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After the State of Emergency

Tuesday 14 March 2006, by Pierre Rousset

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A week after it was decreed, the state of emergency in the Philippines was lifted. Nonetheless, democratic freedoms remain threatened. The state of emergency was imposed in the Philippines on February 24th, 2006, then lifted a week later. The discretionary powers which the presidency, the police and the army were given correspond, with only slight differences, to the regime of martial law that Ferdinand Marcos decreed in 1972, which was the prelude to thirteen years of dictatorship.

That tells us how serious a measure it was. It provoked so much opposition that the presidency had to agree to rapidly put an end to it, which did not however mean a return to normal conditions.

The Philippine regime is in chronic crisis. This crisis was opened up more than twenty years ago, in 1984, after the assassination of the principal bourgeois opponent of Marcos.

The overthrow of the dictatorship in 1986 by a combination of military rebellion and popular uprising initiated a process of democratisation which was never completed. Indeed the tendency was reversed: towards the re-establishment of an authoritarian government, against a backdrop of the social violence of neo-liberal policies and the re-militarisation of the country in the name of anti-terrorism.

So the proclamation of the state of emergency was not an isolated act. It is part and parcel of a whole series of measures that are threatening to still further reduce the democratic space that was opened twenty years ago.

However, the re-establishment of an authoritarian state in the Philippines is running up against several obstacles, starting with the divisions within the army itself and those between the provincial political “great families” who hold a large part of real power.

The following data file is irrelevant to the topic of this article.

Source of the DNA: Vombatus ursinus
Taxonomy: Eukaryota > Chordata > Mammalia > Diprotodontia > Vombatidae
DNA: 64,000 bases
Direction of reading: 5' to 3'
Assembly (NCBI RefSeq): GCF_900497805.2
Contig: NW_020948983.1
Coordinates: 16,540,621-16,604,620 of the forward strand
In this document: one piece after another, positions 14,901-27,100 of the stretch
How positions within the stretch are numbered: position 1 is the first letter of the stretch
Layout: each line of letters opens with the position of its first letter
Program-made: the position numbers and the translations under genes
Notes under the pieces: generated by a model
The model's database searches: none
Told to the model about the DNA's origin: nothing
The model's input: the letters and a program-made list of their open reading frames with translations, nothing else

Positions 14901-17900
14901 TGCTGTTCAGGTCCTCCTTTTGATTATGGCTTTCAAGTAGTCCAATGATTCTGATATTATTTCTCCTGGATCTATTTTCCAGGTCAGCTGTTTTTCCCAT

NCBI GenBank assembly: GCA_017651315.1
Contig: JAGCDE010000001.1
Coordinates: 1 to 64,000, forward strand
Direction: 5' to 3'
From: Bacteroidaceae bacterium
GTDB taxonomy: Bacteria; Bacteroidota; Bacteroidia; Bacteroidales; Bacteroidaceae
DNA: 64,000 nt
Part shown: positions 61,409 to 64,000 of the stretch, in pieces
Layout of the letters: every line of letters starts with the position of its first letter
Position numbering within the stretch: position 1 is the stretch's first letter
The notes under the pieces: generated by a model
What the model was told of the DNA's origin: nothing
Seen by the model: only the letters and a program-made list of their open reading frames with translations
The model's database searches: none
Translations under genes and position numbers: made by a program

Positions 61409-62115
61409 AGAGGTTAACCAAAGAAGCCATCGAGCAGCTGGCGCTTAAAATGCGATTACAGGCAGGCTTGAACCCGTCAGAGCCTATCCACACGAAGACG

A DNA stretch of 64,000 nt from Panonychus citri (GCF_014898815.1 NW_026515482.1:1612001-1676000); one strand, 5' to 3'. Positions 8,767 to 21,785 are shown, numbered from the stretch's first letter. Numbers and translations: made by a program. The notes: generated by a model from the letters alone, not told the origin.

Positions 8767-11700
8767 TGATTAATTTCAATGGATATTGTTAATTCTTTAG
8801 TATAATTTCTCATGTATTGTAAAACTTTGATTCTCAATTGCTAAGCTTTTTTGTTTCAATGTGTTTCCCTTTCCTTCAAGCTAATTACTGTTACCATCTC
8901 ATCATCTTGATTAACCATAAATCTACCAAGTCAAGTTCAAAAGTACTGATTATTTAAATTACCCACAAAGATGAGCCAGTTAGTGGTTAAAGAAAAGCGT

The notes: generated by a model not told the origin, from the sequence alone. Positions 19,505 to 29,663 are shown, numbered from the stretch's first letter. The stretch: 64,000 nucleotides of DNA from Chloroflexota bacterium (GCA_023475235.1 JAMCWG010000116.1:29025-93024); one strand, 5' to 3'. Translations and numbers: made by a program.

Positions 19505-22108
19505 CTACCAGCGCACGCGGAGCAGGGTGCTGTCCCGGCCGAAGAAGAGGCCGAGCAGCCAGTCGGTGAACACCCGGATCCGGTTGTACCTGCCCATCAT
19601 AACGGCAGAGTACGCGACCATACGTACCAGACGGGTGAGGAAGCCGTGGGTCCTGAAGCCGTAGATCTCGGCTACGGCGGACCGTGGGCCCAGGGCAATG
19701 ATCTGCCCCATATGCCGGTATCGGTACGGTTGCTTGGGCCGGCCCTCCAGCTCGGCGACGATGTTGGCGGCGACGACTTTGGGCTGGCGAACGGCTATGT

The current president, Gloria Arroyo, is having real difficulty in overcoming these divisions: guilty in the eyes of the population of massive electoral fraud, she has lost all popular legitimacy. It was above all to protect her personal position that she decreed the state of emergency, relying especially on the police in the absence of sufficient backing from the army.

Another obstacle is represented by popular resistance and by the depth of the social crisis. The Left retains a real ability to mobilize, in spite of the degeneration of the Communist Party (Maoist). But weakened by its divisions, it is confronted with a difficult problem. Although it has contributed to overthrowing several presidents, it is the bourgeoisie that has on every occasion imposed its solutions to the crisis.

In reality, Gloria Arroyo decreed the state of emergency through weakness; she had to lift it for the same reason. But that does not mean that the battle has been won. The parties of the radical and democratic Left in the Philippines are very much conscious of this, as their statements show - including the one by the Revolutionary Workers’ Party-Mindanao (RPMM), Philippine section of the Fourth International read it here.